Archive for June, 2013

The Captain Mourns His Cousin

My cousin Christina died on May 29th, 2013 at the age of 28.  It’s been a week now and I’m still having trouble coming to grips with it.  Writing has always been therapeutic for me, so I’ve decided to write about the intense feelings of loss I’m trying to grapple with in her absence.  I’m not quite sure how to sum up the long and loving relationship I had with my cousin, so I figured I should just start at the beginning.

I knew Christina, or Chrissy as I called her, for her entire life.  I was six years old when she was born in 1984, and I still remember meeting her for the first time.  In fact, most of my earliest memories are with her.  My sister and I were always around Chrissy from the very beginning.


chrissy 1


The mutual love was always there.  For the first five years of her life it was just the three of us kids in a room full of adults.  Cathie and I treated her like a like our younger sister.


chrissy 9

I remember us always playing together, and rough-housing with her like an older brother should.


chrissy 3


Her younger brother Jimmy was born in 1988, and from then on we were our own little a gang.  A gang of cousins.


 chrissy 4


Chrissy was there through the best years that my mother’s family ever saw.  The years after my grandfather died in 1985 until my grandmother’s second husband died in 1996 were real golden years for the family.  Chrissy was a big part of my life during those years.  From the backyard barbecues…


chrissy 6


…through all the holidays and birthday parties we were all very close.  The family spent a lot of time together and it all seemed magical.  As we both went through our childhoods Chrissy and I became competitive with each other.  As the first born in each of our homes we both enjoyed vying for the #1 spot in whatever we were doing.  We played rough but it was always done with love.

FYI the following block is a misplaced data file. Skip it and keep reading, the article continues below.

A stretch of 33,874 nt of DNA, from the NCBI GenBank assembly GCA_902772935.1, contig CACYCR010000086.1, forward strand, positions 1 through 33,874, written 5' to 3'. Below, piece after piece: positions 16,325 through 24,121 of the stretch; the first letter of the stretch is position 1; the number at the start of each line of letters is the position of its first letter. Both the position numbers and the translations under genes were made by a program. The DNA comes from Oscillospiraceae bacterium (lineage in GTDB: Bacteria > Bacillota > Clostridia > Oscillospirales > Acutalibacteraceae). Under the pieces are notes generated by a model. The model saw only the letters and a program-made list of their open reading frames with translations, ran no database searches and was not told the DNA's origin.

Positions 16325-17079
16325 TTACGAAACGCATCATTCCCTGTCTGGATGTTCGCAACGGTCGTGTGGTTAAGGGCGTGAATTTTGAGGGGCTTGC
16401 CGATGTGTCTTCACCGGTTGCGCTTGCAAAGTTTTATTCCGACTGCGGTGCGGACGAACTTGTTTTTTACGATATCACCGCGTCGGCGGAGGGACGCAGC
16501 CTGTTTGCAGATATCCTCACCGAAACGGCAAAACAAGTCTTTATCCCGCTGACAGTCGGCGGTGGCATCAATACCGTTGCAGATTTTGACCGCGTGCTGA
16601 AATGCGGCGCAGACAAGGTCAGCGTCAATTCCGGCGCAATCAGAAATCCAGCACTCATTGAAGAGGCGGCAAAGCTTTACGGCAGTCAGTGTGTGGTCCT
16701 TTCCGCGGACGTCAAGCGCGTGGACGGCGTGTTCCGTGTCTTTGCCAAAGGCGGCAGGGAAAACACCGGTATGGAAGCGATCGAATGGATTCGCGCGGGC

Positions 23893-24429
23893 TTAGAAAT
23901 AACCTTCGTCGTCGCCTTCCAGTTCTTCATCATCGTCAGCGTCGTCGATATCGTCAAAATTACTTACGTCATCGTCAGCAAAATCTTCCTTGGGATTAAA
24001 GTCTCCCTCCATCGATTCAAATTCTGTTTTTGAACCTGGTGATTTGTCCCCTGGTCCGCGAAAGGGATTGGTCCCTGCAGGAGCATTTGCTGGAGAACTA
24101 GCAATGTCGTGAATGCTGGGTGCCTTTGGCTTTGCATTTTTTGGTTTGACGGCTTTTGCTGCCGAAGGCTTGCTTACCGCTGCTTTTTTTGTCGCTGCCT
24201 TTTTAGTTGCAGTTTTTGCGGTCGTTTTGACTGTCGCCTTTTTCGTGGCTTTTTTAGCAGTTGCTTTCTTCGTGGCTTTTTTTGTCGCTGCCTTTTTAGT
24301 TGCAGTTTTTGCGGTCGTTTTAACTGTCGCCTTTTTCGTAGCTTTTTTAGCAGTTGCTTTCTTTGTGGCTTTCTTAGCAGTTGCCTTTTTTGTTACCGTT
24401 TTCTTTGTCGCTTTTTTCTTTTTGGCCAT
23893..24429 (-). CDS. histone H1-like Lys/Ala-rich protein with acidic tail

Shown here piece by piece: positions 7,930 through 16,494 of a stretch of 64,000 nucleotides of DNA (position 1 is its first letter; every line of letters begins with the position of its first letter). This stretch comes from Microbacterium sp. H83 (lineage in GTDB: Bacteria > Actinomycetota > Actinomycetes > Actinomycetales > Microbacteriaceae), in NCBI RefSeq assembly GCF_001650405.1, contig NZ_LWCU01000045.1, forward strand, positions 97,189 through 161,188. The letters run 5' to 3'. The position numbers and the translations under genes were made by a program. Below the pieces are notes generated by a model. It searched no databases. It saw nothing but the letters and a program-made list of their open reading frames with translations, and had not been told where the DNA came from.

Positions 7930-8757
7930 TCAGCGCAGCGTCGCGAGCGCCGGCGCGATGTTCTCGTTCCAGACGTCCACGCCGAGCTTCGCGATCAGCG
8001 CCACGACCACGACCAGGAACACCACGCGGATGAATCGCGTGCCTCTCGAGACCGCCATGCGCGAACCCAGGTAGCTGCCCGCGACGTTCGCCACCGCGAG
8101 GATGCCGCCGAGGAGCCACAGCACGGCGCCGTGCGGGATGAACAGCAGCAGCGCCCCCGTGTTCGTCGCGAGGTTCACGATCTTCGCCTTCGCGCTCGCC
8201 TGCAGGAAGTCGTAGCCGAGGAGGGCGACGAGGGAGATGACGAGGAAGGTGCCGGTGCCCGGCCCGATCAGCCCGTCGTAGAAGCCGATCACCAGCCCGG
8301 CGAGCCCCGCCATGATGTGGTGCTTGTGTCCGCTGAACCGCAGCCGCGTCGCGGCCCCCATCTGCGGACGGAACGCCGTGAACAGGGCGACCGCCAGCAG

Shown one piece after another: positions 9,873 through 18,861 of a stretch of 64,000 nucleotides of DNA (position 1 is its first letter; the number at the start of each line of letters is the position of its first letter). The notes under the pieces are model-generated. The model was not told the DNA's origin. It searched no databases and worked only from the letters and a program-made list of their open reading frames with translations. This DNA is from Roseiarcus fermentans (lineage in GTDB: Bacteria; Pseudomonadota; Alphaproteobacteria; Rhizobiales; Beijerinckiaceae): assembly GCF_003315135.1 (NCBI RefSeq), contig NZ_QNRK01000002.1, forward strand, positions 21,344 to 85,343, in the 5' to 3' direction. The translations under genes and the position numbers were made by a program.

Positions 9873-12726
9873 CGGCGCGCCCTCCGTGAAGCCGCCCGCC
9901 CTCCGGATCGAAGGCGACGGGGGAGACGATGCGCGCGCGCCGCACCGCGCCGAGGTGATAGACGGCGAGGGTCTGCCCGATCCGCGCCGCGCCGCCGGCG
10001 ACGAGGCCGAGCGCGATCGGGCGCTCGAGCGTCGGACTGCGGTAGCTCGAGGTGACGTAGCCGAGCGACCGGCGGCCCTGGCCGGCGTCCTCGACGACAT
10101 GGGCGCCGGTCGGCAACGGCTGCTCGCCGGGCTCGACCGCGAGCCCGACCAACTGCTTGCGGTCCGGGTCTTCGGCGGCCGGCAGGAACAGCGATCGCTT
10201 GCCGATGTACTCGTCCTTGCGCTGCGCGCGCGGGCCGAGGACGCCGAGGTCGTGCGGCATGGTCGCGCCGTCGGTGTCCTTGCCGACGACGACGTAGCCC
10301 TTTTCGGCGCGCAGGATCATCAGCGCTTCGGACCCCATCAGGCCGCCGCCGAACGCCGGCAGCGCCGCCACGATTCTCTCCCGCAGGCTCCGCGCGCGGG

I left for college in 1996 when Chrissy was 12, and when I came back that next summer I was unready for what I saw.  The kid I remembered had suddenly grown about a foot taller and now looked like a woman.  At 13 she was already taller than my 18 year old sister.  And as the years went by it seemed she got prettier and more womanly.  I remember she came down to my college town with her mother for a visit in 1999 and I had to keep back all of my sister’s friends.  What a fun time.


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After I moved back to St. Louis I remember hanging out with her and having fun.  I especially remember taking Chrissy out with my sister and her parents on her 21st birthday.  That whole nite was a blast.


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When I moved to Florida in 2006, I started hearing stories from back home about Chrissy have a problem with drugs.  I heard she had made some bad mistakes and that she was having a tough time.  By the time I moved back to St. Louis in 2008, I discovered that Chrissy was pregnant and had moved past most of that trouble.  I was thrilled for her pregnancy, and I remember her being the happiest I had seen her in years.


chrissy 10


Her son Johnathan was a real doll and Chrissy just lit up around him.


chrissy 5


I didn’t see much of her after Johnathan was born, except at holidays.


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Over the past few years we’ve kept in touch through the magic of social media.  Everything seemed alright, but then I started to hear stories of Chrissy’s drug problem reemerging.  I slowly started to realize that my cousin was struggling with addiction.  It was difficult for me to process at first, and then I just felt confused and angry.  I was upset that being a mother wasn’t enough for Chrissy to stay clean, and I was unsure of how to help her kick her addiction.  The last time I can remember the smiling girl that I grew up with was at a couple of Cardinals games we went to with Jimmy back in 2011.


chrissy 13